The Winner: The Breakaway.

Zip Line


If you’ve been hesitant to take a cruise because you think you’ll get bored during those days at sea, think again. Cruise ships these days offer so many activities, you couldn’t possibly do them all even if you wanted to. Both the Epic and Breakaway offer a myriad of choices to keep you busy, including spa, fitness center, sports complex, big screen wii, arcades, aqua parks, and more.

But with The Breakaway, Norwegian took the Epic and improved upon it by incorporating the cruise line’s first salt room at sea (good for your skin and respiratory system); the line’s first mini-golf course; the largest ropes course at sea; a zip line; and The Plank (as in “walk the plank”), which extends eight feet over the side of the ship. It has kicked it up a notch in the fitness center with the first-ever Nexersys® – high-intensity, interactive interval training against an avatar, the “Freestyle Fight Klub,” which combines Nexersys® training with a cardio boxing class, and a black-light spinning class, where you can pedal yourself silly surrounded by a black-lit room and neon graffiti art. There is even a fireworks show on every cruise, weather permitting.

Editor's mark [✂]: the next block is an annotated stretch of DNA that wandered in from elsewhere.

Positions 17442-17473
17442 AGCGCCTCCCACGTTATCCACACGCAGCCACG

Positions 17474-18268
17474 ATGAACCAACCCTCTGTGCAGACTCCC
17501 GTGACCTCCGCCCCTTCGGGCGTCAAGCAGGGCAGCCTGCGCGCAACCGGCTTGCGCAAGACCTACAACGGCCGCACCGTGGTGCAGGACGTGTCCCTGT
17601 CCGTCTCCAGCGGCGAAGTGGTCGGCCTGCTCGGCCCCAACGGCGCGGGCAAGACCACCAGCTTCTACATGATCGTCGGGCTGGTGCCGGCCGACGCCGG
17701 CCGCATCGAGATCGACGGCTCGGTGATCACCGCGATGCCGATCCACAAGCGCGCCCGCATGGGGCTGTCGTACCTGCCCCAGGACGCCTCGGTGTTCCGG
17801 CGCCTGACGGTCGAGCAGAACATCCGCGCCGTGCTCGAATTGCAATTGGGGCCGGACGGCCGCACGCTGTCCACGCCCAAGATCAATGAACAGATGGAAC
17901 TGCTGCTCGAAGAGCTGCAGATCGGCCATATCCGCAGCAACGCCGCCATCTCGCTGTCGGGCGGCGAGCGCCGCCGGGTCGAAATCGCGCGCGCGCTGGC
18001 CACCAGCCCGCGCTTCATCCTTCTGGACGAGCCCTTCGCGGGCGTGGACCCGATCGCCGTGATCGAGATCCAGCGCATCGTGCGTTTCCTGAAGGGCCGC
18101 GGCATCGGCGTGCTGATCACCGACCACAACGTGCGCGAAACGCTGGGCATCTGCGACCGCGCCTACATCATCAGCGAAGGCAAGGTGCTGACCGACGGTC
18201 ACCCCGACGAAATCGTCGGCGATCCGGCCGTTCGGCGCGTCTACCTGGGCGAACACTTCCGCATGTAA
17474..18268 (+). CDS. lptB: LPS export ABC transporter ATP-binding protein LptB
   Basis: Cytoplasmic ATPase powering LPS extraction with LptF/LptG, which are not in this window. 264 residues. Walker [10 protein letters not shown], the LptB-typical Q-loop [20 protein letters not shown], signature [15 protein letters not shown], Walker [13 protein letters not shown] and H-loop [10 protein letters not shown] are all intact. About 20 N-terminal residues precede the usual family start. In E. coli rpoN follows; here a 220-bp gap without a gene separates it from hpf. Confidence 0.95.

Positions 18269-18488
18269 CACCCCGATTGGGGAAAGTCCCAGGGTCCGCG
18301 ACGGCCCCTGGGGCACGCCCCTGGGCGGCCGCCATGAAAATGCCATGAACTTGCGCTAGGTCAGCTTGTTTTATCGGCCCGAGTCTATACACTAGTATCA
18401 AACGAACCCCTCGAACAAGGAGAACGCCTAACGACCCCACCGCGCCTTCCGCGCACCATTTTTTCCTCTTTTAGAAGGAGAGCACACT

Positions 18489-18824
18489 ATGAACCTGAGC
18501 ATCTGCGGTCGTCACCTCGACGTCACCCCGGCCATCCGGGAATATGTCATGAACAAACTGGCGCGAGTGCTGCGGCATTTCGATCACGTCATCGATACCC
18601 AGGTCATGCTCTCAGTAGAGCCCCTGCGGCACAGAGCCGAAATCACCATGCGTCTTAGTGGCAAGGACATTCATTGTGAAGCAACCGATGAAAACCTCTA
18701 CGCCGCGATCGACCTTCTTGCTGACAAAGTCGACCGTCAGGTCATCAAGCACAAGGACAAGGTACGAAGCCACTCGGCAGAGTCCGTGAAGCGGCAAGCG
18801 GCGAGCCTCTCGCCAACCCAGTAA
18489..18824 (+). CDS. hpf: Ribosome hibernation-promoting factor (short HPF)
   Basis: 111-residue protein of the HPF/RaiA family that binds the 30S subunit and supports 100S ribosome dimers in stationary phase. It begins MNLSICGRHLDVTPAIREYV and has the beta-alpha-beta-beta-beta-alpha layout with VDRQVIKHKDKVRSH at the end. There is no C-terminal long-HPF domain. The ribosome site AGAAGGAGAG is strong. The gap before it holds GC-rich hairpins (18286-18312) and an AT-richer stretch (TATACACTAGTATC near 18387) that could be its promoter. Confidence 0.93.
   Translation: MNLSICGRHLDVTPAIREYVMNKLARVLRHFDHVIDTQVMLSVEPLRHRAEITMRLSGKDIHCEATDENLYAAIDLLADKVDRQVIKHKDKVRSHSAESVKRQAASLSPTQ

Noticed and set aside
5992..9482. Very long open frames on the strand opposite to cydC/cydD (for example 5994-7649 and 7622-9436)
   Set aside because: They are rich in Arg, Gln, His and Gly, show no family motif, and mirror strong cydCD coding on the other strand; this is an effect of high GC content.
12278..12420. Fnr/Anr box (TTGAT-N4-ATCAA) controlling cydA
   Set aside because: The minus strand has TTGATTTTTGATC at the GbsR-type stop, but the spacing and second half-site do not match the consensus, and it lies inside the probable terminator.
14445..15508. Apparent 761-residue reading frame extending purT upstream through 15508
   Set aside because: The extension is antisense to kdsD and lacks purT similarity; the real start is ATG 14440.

The Winner: The Breakaway

The Waterfront

Layout and Design

It pains me to say this, because I do truly love the Epic. It was the first cruise ship I ever set foot on. Because of this, I had no basis for comparison. Now I do. And I have to say, with the exception of the smaller Studios area, the Breakaway’s layout and design is superior.

They’ve added in the amazing Waterfront area on deck 8, where you can wander a promenade with restaurants and bars, and they’ve tweaked the locations of restaurants and bars to be more size-appropriate and more conveniently located for guests (many of them clustered around 678 Ocean Place). The regular balcony rooms don’t have the split bathroom design or shallow sinks that annoyed people aboard The Epic, nor do they have the weird wavy design. My only complaints about my balcony stateroom were the location of the hair dryer (in the living room) and length of the cord (I had to be seated to use it, because the cord was so short) and the size of the balcony: Even for a solo traveler, it seemed like a tight squeeze.